There are significant incentives for businesses to invest in reducing the transboundary climate impacts that put their global value chains at risk. 

The market size for adaptation is expected to grow to $2 trillion per year by 2026, from developing and distributing new products and services to harnessing cost savings. Entering this market early can compound the benefits. 

4. Growing international consensus

It’s not only parties to the United Nations Framework Convention on Climate Change (UNFCCC) that are now recognizing transboundary climate risks. The IPCC warns that “increasing transboundary risks [are] projected across the water, energy and food sectors” and that “multiple climate hazards will occur simultaneously, and multiple climatic and non-climatic risks will interact, resulting in compounding overall risk and risks cascading across sectors and regions".

National governments are looking for support to incorporate transboundary climate risks into their national climate risk and vulnerability assessments. 

The EU Adaptation Strategy (2021) recognizes that climate change can have 'knock-on' effects and that climate impacts from outside the EU can cascade and spill-over into the EU. The ASEAN State of Climate Change Report (2021) places the ‘assessment of transboundary climate risks and actions’ as one of the prioritized actions for enhancing adaptation by 2030. The African Union Climate Change and Resilient Development Strategy and Action Plan (2022-2032) proposes to "enhance coordination between the regional economic communities and Member States in addressing and managing transboundary and cascading climate risks".

The World Trade Report (2022) also finds that “although climate change adaptation initiatives are mostly locally-led, international cooperation is essential to enhance the resilience of international trade with regard to climate-induced shocks and to improve economies’ capacity to adapt to climate change”. 

The climate finance community needs to catch up or risk being left behind. 

5. We need a paradigm shift 

Only a small proportion of multilateral adaptation finance has focused on addressing transboundary climate risks; most finance still flows to individual countries for national or local adaptation.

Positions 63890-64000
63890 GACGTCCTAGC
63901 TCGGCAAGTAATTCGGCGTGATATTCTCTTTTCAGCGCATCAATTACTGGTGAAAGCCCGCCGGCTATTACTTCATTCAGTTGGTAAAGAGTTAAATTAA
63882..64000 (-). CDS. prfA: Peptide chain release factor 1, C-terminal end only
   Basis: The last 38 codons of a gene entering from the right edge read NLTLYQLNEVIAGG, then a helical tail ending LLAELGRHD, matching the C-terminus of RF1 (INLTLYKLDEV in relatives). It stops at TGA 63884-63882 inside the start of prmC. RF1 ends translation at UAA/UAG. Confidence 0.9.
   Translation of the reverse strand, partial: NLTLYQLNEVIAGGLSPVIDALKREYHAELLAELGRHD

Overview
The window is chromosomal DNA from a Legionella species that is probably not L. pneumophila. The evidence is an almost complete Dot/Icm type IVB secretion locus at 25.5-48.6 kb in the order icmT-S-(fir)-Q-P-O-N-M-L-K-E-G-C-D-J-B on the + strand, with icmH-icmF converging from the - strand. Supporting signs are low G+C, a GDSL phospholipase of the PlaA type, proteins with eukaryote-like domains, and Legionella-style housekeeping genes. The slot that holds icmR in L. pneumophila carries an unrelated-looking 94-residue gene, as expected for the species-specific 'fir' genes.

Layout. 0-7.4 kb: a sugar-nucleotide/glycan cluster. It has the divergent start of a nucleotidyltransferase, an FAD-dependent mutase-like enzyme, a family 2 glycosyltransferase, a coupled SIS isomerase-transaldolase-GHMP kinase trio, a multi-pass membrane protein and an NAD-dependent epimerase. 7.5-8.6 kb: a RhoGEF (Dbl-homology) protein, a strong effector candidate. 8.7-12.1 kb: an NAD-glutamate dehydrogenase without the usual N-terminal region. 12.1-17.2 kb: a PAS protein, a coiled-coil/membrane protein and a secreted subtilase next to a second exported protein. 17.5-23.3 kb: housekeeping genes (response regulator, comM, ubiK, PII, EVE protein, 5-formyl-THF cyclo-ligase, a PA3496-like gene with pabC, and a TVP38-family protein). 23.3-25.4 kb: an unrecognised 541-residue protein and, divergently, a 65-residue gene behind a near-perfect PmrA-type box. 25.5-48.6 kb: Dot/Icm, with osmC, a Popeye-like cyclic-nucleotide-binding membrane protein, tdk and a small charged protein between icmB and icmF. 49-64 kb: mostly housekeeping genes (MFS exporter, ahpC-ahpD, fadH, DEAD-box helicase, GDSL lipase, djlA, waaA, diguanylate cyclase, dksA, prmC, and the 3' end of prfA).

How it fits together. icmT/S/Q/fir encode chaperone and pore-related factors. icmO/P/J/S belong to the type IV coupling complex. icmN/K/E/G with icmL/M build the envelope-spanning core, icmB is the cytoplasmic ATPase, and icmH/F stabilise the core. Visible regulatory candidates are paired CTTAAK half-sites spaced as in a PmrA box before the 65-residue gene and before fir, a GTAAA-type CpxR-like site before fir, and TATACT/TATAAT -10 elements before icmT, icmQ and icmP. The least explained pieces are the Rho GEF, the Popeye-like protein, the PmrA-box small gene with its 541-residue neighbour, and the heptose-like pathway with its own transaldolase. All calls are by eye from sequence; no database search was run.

Yet countries’ National Adaptation Plans – critical to accelerating climate adaptation – need to be complemented with cross-border collaboration. And we need greater understanding of these complex risks in order to shift international finance towards “systemic resilience”, that is, interventions that enhance resilience at all levels: local, national, regional and global. 

Such an approach will require donors to support long-term cooperation between countries. It will demand a broader set of multilateral organizations recognize adaptation and resilience as within their mandates, and the development of innovative solutions and financial instruments. 

By pooling resources through its regional insurance scheme and leveraging collective understanding of regional climate risks, The African Risk Capacity provides timely payouts to its members when severe weather events occur. This not only mitigates immediate financial burden on affected countries but also enables an effective response to disasters in the future. 

While such efforts may seem daunting, there are practical steps which can pave the way.

A transboundary approach 

A decade into the Paris Agreement, adaptation efforts are increasingly denounced as too incremental, fragmented and small in scale. Supporting efforts to adapt to transboundary climate risks is one means of making adaptation ‘transformational’ - to help build systemic resilience to multiple threats and crises. 

Such efforts would usher in a new era of adaptation more fit-for-purpose for managing the global risks of climate change. They would also ensure adaptation investments are more sustainable and resilient, avoiding new transboundary risks. 

Governments, multilateral organizations and private investors all have a role to play. As parties to the UNFCCC meet at the Bonn Climate Change Conference in June, the opportunities such risks afford to scale up adaptation – and, crucially, adaptation finance – should be raised in both negotiations on the “Global Goal on Adaptation” and the “new collective quantified goal” to be decided at COP 29 in November, and as part of the Expert Dialogue on Mountains and Climate Change. 

Investing in transboundary climate adaptation is not just a necessity. It is a powerful commitment to fortifying systemic resilience for our shared future.